One of the many aspects of closing a deal is Momentum.
We try and explain this to business owners before we engage - because we know it's hard to run a business and sell it at the same time. Both are a priority. So how do you do prepare for this?
First, your banker must have a schedule. We call this our Deal Playbook. The Playbook is a set of milestones by date that tell us how, right up until a targeted close date, we're going to move through the various stages of a deal. It lays out the launch date, the date we'll gather and review initial interest from buyers, the dates we'll have management meetings, and the date we'll expect formal letters of intent. It will include preparatory items like information gathering for a data room, and financial and business updates.
When we build a Playbook like this together with our client, we're showing them the path to success, and having them participate in understanding the timeline to close one of the most important financial transactions of their lives. Got a big vacation coming up? It should be noted in the Playbook. Going to a wedding in Tahiti? Religious holidays? In there, and accounted for.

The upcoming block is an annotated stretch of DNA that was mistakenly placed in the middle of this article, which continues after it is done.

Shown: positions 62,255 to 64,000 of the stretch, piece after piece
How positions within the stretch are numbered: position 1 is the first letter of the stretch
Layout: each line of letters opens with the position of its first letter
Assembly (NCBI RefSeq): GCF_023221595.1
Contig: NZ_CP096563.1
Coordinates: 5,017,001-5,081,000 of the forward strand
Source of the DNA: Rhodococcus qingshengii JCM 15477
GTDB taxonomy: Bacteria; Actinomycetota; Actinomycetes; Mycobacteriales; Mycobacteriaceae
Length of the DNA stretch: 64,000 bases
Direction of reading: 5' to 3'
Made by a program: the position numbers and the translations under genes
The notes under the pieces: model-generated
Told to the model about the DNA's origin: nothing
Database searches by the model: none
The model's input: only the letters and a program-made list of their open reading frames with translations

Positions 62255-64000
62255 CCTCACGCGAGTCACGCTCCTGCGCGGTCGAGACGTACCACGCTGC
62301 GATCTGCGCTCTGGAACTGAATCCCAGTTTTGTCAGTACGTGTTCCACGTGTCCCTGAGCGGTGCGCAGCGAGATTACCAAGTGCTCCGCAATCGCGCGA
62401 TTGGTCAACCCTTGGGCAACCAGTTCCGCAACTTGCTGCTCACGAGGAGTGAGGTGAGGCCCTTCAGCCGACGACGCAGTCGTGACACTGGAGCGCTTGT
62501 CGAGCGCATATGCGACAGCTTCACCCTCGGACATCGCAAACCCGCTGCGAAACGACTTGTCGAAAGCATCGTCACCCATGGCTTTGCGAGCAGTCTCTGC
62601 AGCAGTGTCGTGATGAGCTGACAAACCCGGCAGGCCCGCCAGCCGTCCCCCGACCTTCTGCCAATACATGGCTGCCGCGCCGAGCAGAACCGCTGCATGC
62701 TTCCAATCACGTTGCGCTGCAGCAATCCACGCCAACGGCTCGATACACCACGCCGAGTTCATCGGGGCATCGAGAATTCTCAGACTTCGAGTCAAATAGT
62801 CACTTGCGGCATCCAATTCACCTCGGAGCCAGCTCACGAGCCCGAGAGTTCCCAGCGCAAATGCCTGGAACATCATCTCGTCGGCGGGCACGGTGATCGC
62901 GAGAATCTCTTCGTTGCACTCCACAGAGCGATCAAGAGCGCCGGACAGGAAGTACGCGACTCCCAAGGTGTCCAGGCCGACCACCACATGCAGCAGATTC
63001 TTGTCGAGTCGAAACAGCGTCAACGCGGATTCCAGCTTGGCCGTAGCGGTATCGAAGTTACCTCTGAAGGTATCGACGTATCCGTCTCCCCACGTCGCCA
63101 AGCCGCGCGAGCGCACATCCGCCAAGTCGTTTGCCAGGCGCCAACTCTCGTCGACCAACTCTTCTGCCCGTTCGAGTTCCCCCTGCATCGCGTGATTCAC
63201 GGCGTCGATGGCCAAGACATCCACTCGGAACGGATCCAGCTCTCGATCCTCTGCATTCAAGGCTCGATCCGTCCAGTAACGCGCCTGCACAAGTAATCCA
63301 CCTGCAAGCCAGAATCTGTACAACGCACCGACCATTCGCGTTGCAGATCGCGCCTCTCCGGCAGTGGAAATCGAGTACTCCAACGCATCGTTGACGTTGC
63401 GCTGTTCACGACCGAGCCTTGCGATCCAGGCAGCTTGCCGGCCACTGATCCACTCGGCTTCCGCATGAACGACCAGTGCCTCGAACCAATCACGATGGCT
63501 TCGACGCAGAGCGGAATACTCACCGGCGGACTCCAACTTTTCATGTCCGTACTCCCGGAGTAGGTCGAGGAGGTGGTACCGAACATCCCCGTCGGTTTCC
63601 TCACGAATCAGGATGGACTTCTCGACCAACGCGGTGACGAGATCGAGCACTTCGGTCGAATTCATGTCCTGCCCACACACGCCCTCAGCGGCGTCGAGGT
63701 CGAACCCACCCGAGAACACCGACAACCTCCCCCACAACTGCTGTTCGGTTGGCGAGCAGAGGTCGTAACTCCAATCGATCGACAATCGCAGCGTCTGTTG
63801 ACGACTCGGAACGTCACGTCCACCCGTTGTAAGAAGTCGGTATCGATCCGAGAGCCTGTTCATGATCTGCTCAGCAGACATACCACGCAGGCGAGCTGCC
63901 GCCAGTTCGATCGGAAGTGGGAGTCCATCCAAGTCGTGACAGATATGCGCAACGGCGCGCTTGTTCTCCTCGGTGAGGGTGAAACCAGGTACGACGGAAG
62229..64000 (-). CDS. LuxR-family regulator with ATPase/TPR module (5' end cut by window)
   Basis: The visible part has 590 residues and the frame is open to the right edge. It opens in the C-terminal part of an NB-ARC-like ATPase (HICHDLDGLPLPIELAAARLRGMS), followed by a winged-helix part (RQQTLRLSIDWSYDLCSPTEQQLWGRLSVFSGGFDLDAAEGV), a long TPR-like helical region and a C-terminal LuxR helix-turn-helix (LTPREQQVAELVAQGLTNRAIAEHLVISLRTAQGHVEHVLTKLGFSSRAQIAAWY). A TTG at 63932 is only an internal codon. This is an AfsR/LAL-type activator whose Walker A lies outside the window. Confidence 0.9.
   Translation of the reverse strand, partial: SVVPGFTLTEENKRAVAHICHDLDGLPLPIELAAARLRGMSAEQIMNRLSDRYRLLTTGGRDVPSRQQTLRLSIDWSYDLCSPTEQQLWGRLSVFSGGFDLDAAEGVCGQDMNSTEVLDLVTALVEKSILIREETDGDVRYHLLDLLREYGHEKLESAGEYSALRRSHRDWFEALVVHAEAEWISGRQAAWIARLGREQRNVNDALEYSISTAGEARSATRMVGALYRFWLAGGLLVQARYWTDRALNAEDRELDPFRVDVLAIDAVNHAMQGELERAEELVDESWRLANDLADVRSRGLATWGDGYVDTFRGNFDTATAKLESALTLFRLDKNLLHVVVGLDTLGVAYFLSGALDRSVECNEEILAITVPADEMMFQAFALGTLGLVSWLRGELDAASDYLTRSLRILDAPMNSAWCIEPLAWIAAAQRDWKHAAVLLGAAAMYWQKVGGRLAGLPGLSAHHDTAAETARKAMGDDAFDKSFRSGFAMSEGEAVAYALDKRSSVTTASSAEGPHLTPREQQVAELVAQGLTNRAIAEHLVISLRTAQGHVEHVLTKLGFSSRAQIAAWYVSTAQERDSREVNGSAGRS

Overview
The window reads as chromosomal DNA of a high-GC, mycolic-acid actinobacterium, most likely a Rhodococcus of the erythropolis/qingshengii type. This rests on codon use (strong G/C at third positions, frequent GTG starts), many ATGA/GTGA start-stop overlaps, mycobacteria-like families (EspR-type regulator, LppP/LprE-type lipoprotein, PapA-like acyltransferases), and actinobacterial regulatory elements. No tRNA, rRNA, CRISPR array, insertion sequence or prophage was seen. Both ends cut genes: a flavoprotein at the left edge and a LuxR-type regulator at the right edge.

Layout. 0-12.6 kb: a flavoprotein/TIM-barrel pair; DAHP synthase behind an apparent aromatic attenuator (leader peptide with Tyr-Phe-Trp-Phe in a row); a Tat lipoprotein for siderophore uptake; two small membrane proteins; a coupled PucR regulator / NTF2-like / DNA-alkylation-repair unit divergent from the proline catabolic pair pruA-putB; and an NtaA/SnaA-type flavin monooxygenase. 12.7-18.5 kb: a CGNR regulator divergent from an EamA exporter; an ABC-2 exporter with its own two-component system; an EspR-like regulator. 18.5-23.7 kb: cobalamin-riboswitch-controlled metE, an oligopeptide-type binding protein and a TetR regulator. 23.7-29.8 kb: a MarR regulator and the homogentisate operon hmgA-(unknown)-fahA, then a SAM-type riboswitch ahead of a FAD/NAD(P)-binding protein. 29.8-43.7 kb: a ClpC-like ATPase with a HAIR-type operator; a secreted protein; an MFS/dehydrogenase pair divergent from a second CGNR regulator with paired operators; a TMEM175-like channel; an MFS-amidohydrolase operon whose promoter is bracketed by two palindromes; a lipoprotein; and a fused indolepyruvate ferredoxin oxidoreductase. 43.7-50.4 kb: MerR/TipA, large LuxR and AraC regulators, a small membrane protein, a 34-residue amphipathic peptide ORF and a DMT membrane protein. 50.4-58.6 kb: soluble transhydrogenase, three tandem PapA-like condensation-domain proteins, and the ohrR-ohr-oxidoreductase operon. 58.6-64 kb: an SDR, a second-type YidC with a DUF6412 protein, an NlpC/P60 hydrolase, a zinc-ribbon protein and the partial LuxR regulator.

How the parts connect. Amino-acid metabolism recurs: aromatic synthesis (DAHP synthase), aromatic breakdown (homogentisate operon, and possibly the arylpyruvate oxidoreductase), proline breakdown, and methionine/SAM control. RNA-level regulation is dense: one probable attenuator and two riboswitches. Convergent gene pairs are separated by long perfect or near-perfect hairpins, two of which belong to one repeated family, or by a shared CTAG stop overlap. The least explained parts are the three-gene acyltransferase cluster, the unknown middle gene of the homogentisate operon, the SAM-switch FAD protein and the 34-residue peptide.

But the Deal Playbook also tells us how we'll act together, as a team. By knowing who is responsible for what, we understand the interaction that must take place. We set up a rhythm of communication and expectation that we hold ourselves accountable for. And we have to agree to it in advance, knowing full well that we may have to move a date here or there. But without a plan, and a finish line agreed to, I'm telling you, deals drag on. You lose momentum, bad things happen, and you lose deals.
Case in point is looking back at a deal I did several years ago. The Seller and myself agreed to a timeline. We kept to it. We held each other to it, leaving nothing on our side of the court - if there was something served to us, we hit it back as quickly as possible. In the end we got the deal done, very efficiently, at the maximum price. But that wasn't all.
Looking back, it's obvious now that the business had peaked, right when we sold it. And it began a slow decline. We would not attract the same buyers in decline. The story was different. We would not have sold at the value we did. Timing does matter - but had we NOT kept momentum......?
Because we did have a plan, and we did keep momentum, we kept buyers engaged, and closed on time. We didn't wait on anything, from anybody. The business sold at maximum value, quickly.
If we did not sell at the point we did, the business would have begun its decline and it's likely we would have a much different story to tell.
Momentum maximized that owner's exit. Momentum kept buyers engaged. Momentum comes from pre-planning, setting dates down, agreeing how things will work, and executing to that.